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BELGRADE — The Electoral Synod of the Bishops of the Serbian Orthodox Church (SPC) met today in Belgrade and elected Bishop Irinej of Niš as the new patriarch.
Metropolitan Amfilohije and Bishop Irinej of Backa also made it to the last three after the initial voting to elect the new spiritual leader of Orthodox Serb Christians.
The newly elected patriarch told Tanjug that his appointment was the will of God and the Serbian Orthodox Church Election Assembly.
“I have been elected for this honorable and difficult duty with the help of my fellow bishops, who will bear this burden and all problems that come with it together with me,” Irinej stated after the election.
Irinej Gavrilovic was born in 1930 near Cacak, in central Serbia.
He attended Orthodox seminaries in Prizren, Belgrade, and Athens, and served in the Ostrog monastery in Montenegro, and later in Prizren as the head of the SPC seminary in that town.
Irinej was appointed as the bishop of Niš in 1975.
The new patriarch will be enthroned on Saturday, January 23, in Belgrade’s Cathedral Church.
He will replace Patriarch Pavle, who passed away on November 15, to become the 45th head of the Serbian Orthodox Church.
His Holiness Patriarch Pavle’s successor was elected by a random picking of a paper with the name of one of the three candidates who won most support when the 37 bishops voted.
Previously, media speculated that bishop of Zvornik and Tuzla Vasilije, Metropolitan Amfilohije, Bishop of Backa Irinej and Bishop of Zahumlje and Herzegovina Grigorije were the favorites for the Church throne.
The new head of the SPC was chosen by what is known as the apostolic vote.
Church expert and journalist of daily Politika Milenko Pešic said ahead of the proceedings at the Patriarchate today that three candidates must win over 50 percent of the cast votes before going through to the last round.
“The apostolic vote means that the candidates’ names are put in sealed envelopes, the monastery’s archimandrite then summons the Holy Spirit and picks an envelope. Such election procedure was introduced simply to protect the Church against external political influences of the state, which was against it [the Church]. Many have been challenging the election procedure because it does not exist in any other autocephalous Orthodox church,” Pešic explained.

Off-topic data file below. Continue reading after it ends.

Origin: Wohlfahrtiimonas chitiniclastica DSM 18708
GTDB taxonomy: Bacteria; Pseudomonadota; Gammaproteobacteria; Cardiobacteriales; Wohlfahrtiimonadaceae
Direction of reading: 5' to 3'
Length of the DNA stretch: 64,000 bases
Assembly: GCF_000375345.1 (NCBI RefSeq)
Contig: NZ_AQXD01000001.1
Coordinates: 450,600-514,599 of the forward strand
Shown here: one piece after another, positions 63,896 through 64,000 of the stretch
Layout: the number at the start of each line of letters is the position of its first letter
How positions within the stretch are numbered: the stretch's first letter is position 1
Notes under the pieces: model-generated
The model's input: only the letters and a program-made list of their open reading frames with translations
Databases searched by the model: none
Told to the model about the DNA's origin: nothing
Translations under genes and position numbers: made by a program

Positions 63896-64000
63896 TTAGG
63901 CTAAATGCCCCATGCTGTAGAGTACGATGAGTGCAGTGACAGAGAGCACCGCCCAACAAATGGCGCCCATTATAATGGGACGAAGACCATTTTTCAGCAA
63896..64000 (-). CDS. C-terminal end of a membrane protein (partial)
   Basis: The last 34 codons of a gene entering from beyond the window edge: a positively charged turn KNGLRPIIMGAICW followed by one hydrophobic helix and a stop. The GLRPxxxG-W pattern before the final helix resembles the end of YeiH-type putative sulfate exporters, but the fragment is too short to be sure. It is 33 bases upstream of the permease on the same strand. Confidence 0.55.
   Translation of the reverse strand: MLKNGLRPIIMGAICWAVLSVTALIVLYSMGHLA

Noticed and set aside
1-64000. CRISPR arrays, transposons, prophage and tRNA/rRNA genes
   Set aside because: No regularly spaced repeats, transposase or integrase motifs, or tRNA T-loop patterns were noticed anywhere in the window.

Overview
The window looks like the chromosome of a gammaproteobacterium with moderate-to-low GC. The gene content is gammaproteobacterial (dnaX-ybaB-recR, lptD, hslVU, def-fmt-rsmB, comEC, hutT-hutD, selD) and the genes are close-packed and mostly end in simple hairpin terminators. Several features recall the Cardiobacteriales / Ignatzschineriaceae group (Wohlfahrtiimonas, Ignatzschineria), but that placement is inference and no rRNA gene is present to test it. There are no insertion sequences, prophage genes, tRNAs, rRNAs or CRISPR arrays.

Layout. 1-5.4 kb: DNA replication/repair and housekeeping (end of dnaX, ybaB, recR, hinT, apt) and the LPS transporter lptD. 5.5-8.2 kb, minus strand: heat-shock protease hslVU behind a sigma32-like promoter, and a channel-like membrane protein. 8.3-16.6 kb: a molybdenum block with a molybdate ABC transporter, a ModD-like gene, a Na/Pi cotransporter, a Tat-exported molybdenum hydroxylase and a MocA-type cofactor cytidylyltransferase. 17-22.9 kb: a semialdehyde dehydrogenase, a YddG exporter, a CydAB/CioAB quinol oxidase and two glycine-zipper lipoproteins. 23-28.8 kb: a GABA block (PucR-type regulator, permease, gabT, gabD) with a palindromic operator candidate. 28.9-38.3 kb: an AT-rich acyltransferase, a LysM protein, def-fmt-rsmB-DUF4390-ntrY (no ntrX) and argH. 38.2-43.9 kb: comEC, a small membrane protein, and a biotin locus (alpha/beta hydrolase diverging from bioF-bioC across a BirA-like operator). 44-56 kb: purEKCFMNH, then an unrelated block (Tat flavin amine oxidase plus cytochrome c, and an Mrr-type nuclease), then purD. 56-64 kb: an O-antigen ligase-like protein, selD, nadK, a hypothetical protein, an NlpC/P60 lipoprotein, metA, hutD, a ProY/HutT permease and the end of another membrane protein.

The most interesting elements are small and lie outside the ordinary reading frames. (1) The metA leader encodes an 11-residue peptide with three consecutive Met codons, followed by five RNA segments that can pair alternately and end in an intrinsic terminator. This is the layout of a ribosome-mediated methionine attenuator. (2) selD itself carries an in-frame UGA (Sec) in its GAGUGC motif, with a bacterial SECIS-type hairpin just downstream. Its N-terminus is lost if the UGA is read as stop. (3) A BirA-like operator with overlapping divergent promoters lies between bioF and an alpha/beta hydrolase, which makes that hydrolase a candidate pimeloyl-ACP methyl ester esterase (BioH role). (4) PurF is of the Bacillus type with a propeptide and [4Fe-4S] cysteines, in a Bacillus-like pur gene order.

There were many controversies surrounding the election of the patriarch regarding the influence of different lobbies within the SPC, but also the role of the state and politics.
There have been reports about alleged power struggles between bishops of the “Bosnian” and “Serbian” lobbies, as well as that government will in fact have the final say in the election.
NIN weekly journalist Jovan Janjic said that responsibility for creating such an atmosphere is shared by the media, some bishops, but also the state itself.
“You can recognize the handwriting of the bishops who would perhaps like to reach the SPC throne. It is possible that there is some political influence in it. I think that the government had to provide all the necessary conditions for the election of the patriarch. As for is there lobbying or should I say cheering – I think it’s there. Although I do not believe that it will be a key factor in deciding, especially if the current election procedure remains,” he said.